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Stray dogs and cats may be roaming around more Springfield neighborhoods this summer due to the Greene County Health Department cutting back on its animal control division. KSMU’s Kristian Kriner reports.
Health Department officials say Springfield residents will have to set up their own traps to catch late night pests roaming in their backyards.
Clay Goddard is the assistant director for the Springfield Greene County Health Department.
He says since the city cut back the health department’s budget, an animal control position has been eliminated.“This position worked Monday through Friday, eight to five and its primary role was to be an interface with the general public. If you have lost your dog and believed that perhaps it had been impounded by one of our officers. This individual would help you regain custody of your animal,” Goddard said.Goddard says in the past year, animal control officers received over 13,000 calls to pick up strays, find lost pets or trap unwanted animals.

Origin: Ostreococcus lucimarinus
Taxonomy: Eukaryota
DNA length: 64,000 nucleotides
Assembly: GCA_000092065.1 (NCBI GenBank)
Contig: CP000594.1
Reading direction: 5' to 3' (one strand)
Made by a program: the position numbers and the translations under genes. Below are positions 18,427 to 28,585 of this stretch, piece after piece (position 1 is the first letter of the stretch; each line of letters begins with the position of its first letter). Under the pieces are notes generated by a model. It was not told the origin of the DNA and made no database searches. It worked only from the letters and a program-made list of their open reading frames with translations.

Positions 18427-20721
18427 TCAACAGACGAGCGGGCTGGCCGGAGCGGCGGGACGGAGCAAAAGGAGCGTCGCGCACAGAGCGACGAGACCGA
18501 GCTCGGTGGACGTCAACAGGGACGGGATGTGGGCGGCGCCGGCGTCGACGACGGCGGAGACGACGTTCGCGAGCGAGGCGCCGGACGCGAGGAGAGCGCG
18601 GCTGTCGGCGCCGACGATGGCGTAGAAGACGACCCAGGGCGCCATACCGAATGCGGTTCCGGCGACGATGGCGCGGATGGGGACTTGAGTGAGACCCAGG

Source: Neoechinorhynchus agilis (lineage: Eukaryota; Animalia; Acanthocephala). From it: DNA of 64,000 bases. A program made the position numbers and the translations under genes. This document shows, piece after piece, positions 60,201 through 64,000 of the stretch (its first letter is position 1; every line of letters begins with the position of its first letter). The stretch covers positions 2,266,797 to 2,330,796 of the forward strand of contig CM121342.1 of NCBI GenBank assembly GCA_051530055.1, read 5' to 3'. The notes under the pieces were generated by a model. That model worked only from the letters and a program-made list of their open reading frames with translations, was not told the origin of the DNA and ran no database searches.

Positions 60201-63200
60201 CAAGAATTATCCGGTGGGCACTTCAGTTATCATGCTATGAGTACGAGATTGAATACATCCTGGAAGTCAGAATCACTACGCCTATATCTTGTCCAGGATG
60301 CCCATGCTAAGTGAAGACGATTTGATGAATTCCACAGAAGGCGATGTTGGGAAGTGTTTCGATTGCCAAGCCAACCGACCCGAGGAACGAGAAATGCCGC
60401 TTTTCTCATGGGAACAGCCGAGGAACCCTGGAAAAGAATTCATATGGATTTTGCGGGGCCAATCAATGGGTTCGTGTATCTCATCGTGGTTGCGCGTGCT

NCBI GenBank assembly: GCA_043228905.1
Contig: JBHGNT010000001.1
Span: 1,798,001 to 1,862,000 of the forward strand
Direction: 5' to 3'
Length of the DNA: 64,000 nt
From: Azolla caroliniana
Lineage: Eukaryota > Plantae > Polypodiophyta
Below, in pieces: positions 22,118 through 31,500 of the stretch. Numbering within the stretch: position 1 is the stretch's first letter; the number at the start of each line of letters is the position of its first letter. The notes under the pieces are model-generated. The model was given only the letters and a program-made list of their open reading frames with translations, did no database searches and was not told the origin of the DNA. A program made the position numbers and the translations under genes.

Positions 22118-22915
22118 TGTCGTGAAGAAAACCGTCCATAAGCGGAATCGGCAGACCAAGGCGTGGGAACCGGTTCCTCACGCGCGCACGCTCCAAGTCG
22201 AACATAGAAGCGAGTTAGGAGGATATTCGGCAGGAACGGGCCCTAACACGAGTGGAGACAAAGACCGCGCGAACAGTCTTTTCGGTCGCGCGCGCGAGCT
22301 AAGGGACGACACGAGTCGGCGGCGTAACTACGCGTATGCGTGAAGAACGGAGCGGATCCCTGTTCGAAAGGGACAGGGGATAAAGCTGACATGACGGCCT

He says now residents will have to trap and get rid of skunks, opossums or raccoons they find in their yards.
“We would go out and set a live trap and if we were successful in trapping the animal, we would come and get it and we would release the wildlife in an area that doesn’t have a lot of housing. We’re no longer going to be able to perform that service, so they’re going to have to buy a trap themselves and do the trapping or they’re going to have to call, for lack of a better term, a critter control company. And they will have to pay for that service,” Goddard said.Goddard says the health department can help people over the phone set traps to catch unwanted animals.
He says animal control will still pick up animals after they have been trapped.
Goddard added that he hopes the health department can afford to bring this position back because he says the animal control division is already short staffed.
For KSMU News, I’m Kristian Kriner.